Your pool is the place that your family and friends spend quality time together, keeping cool and having some fun. Keeping it safe for swimming is important for everyone’s health and well being. Most people don’t really understand the proper procedures for pool maintenance, and that can be dangerous. Balancing your pool is not only important for your health but also to keep your pool equipment lasting for years to come. Here we explain why having the proper levels in your pool is one of the most important parts of pool ownership.
Recreational Water Illness (RWI) can be passed to you through contaminated water and make you sick. That is why it is important to measure the free chlorine (FC) levels in your pool, ideally every day. By adding chlorine, it forms a weak acid that kills bacteria such as salmonella and E. coli, and also many viruses, in turn keeping you healthy. 1-3 parts per million (ppm) is the safe free chlorine range for a residential swimming pool.
pH tells you the acidity of water. If it’s too low, the water is corrosive (acidic) and will cause your pool liner, equipment, and surfaces to wear out and age prematurely. If pH is high it is scale-forming (basic), which is also problematic. That’s why you should always have a test kit on hand and test your water regularly for the proper levels. You’ll want to ensure you have a proper pH level between 7.2 and 7.6 on the numeric scale of 0 to 14. Proper pH is closer to the pH of our skin and thus cuts down on skin and eye irritation in the water.
The total alkalinity (TA) of your pool should also be properly balanced to ensure better swimming comfort. Aim to have a consistent alkalinity reading of approximately 80-120ppm. Having TA in the proper range will help pH levels balanced.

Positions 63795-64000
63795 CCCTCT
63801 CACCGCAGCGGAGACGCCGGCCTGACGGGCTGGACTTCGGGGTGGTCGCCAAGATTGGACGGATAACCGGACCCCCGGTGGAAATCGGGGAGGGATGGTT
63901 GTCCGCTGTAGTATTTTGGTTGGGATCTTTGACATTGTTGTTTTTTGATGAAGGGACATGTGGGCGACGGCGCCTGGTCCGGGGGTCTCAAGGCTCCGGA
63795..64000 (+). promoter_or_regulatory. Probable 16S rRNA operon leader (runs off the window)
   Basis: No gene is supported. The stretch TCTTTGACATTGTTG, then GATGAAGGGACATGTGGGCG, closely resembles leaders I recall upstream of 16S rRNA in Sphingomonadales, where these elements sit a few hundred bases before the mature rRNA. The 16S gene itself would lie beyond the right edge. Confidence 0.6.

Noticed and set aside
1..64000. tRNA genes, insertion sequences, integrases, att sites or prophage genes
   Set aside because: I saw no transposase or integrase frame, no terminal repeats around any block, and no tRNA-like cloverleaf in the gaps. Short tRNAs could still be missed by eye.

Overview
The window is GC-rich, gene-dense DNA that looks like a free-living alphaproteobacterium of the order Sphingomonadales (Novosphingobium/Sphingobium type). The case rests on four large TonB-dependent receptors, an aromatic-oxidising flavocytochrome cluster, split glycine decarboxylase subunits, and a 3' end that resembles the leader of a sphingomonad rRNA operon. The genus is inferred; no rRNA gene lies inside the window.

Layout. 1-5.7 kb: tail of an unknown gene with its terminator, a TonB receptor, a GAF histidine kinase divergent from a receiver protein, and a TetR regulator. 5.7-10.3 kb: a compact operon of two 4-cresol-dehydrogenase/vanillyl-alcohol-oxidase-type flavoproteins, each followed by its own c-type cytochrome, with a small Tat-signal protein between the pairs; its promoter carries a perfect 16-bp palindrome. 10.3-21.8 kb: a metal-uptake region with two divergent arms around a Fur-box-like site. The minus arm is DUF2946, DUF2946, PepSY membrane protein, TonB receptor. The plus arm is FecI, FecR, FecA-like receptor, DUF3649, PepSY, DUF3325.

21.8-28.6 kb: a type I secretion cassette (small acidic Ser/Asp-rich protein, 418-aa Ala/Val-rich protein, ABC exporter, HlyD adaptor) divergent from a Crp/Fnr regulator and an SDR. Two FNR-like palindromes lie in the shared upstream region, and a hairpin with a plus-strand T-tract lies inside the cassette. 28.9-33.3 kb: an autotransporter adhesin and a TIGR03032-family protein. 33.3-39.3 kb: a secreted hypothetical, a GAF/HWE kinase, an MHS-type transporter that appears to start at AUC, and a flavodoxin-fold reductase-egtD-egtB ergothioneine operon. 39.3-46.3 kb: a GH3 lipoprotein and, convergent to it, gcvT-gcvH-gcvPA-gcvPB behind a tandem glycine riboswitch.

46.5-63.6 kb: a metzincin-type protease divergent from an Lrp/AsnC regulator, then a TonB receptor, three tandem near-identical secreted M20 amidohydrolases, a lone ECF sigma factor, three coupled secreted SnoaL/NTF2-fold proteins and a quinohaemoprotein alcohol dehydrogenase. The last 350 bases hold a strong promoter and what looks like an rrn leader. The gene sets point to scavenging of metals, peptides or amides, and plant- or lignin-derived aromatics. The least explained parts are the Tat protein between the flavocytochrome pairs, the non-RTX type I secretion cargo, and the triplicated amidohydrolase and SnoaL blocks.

Balanced calcium hardness (CH) levels helps ensure your pool does not experience issues with corrosion and scaling. You will want to maintain a range of 150 to 250 ppm for calcium hardness. If you have too much calcium, your water will become cloudy and scale will start to form. On the other hand, if there is too little calcium the water can become corrosive.
Cyranuric Acid (CYA) is used as pool stabilizer to help protect chlorine from the deteriorating effects caused by sunlight. When the level is too low, you’ll need to use more chlorine costing you more money and running the risk of having zero chlorine in the pool on a hot and sunny afternoon. Always test for stabilizer before adding, as too much stabilizer can also cause problems. A level of 40 ppm is ideal.
TDS, or Total Dissolved Solids, also needs to be properly maintained to ensure proper chlorine levels to avoid skin and eye irritation, metal corrosion, and scaly deposits. TDS levels factor in concentrated minerals from everything that has entered the pool. You’ll want to have a reading lower than 2000-2500 ppm of TDS or you may need to drain your pool and add more fresh water. Regular backwashing will help keep TDS levels in check. Note that salt water pools will have a much higher TDS due to the presence of a lot of extra salt in the water.
Pool water balancing is not as complicated as you think, but talking to the pros at Purewater can help you better understand and maintain your pool. Bring in a sample of your pool wanted in a clean one-liter bottle and we’ll test it in Ottawa’s most accurate water testing lab for free! From there, we’ll provide you with personalized advice and a computerized printout to help you keep your pool water safe, clear, clean, and to maximize the life of your pool liner and equipment.